December 2021

December 2021 Cover

Why should attorneys want the source code for forensic technology involved in their cases? How can they get it?


Articles in this Issue

  1. Affiliate News

    What events are NACDL affiliates hosting this month? Find out here.

    Gerald Lippert

  2. Check the Sources: Why Secret Computer Code Matters and How Defense Counsel Can Get It

    Attorneys and courts should not simply trust that computer programs are reliable. Why should litigants have faith in evidence that purports to be accurate when the inner workings of the computer program that produced the evidence are shrouded in mystery? Source code review is necessary for a complete assessment of a program’s reliability. Tamar Lerer discusses pretrial strategies to help obtain source code when a program has not been demonstrated to be reliable.

    Tamar Lerer

  3. Decoding the Crypto Space: Understanding Cryptocurrency in Today’s Criminal Defense Practice

    The government’s attempts to regulate cryptocurrencies with existing statutes and traditional law enforcement approaches have resulted in confusing and inconsistent outcomes. Attorneys have faced difficulty in advising clients on how to lawfully use, purchase, and sell cryptocurrencies, particularly in light of the uncertainty concerning how to define and determine which agency has jurisdiction over digital currencies and transactions. What are the trends in prosecution and regulation?

    Ian N. Friedman and Mara M. Hirz

  4. From the President: There but for the Grace of God Go I or, Frank Carson, an Unlikely Martyr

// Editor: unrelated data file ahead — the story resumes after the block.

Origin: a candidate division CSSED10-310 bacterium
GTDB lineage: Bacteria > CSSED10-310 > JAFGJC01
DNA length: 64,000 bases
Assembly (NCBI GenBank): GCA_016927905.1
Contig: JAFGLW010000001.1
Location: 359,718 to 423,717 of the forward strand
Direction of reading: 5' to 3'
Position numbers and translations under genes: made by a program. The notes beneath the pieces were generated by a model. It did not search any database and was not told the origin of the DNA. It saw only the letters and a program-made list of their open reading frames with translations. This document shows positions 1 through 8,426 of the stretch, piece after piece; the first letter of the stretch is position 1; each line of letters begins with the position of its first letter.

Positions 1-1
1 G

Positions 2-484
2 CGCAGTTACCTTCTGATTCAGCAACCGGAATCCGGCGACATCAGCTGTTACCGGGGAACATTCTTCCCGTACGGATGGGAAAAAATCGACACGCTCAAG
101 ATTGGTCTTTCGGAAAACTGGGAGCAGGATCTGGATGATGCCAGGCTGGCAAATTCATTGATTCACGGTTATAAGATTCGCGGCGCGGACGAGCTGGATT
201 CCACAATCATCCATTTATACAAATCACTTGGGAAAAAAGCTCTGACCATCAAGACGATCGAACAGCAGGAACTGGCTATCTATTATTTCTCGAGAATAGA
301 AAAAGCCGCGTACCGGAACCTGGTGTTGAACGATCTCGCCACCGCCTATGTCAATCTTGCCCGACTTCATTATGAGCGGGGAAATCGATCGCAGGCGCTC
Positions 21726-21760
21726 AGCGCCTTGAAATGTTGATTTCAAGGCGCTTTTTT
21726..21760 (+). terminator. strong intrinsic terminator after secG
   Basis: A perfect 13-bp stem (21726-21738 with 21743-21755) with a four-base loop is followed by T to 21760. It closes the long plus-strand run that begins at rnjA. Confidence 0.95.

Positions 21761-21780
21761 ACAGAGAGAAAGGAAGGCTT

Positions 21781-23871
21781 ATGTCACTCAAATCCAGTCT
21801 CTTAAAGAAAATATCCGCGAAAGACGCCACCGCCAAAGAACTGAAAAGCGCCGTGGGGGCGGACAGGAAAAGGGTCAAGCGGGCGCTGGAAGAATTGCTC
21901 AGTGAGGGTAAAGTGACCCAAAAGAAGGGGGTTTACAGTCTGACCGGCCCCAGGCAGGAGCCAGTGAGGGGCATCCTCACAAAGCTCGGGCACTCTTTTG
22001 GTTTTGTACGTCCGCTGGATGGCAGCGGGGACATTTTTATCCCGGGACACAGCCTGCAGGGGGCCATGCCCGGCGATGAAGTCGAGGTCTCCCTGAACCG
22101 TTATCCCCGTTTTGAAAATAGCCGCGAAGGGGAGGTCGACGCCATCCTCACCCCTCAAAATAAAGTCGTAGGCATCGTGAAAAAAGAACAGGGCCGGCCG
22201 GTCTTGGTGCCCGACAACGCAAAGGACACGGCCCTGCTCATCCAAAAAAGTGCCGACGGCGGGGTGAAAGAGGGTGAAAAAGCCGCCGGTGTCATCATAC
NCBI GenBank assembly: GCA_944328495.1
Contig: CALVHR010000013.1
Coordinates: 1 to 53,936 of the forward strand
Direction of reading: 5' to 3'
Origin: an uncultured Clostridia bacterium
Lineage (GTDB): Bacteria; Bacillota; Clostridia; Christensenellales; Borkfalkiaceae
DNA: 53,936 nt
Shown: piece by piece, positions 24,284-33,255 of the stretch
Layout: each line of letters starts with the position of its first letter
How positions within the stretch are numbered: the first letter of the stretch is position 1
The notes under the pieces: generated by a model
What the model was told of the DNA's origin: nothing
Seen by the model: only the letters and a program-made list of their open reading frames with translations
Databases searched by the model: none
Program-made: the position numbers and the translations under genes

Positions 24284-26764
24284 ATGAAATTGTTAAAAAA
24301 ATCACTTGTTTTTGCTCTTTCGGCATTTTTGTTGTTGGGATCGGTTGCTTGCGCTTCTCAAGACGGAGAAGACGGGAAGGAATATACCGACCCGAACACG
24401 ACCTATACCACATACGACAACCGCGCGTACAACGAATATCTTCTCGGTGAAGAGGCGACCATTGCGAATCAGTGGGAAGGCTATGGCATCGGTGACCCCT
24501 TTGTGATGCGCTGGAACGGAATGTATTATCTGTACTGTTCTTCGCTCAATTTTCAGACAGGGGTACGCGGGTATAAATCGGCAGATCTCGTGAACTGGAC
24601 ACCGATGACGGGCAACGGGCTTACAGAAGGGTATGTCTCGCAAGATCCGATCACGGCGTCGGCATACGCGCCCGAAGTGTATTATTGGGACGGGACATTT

in Modesto

    Frank Carson is a classic example of a defense lawyer who stood strong and held the line for liberty every day in courtrooms across the United States.

    Martín A. Sabelli

  5. Get Smart! The Smartphone Conundrum in Internal Investigations

    Whether a defense attorney in an internal investigation represents an employer or an employee, it is imperative that the attorney is prepared for the issues that arise when collecting data from a personal smartphone. The authors outline the nearly infinite universe of potentially collectible data that exists within smartphones. Also, they provide an overview of the rights and interests of the employer and employee. Finally, the authors provide a cautionary note about the scope of internal investigations in which a private company becomes a de facto arm of the government.

    John Mitchell, Brian Steinwascher, and Joe Barton

  6. Getting Scholarship Into Court Project

    The “Getting Scholarship Into Court Project” brings helpful law review articles and other writings to the attention of criminal defense attorneys. The project’s purpose is to identify scholarship that will be especially useful to courts and practitioners. Summarized on this page are articles the project’s advisory board recommends that practicing lawyers take the time to read. To recommend articles for this column, contact Professor Jenny Carroll (

    Getting Scholarship Into Court Project

  7. NACDL News: Knoxville, TN, Attorney Stephen Ross Johnson Sworn in as Treasurer of NACDL

    NACDL News for December 2021

    Ivan J. Dominguez, Jessie Diamond, and Kate Holden

  8. NACDL News: NACDL Presents Six Awards During the NFCJ 20th Anniversary Gala

    NACDL News for December 2021

    Ivan J. Dominguez, Jessie Diamond, and Kate Holden

  9. Search & Seizure Commentary: Lange v. California and the Limits of ‘Hot Pursuit’

    and ‘Exigent Circumstances’ When Police Confront the Sanctity of the Home

    Does the pursuit of a fleeing misdemeanor suspect always qualify as an exigent circumstance that permits warrantless entry into a home? In Lange v. California, the Supreme Court held that it does not. 

    Todd S. Pugh and Jonathan M. Brayman

  10. Verbatim: The Tradition of Passionate Advocacy

    Enlightened advocacy is the unifying thread of what the Foundation for Criminal Justice does. It includes advocacy for the individual and advocacy for reform.

    Norman L. Reimer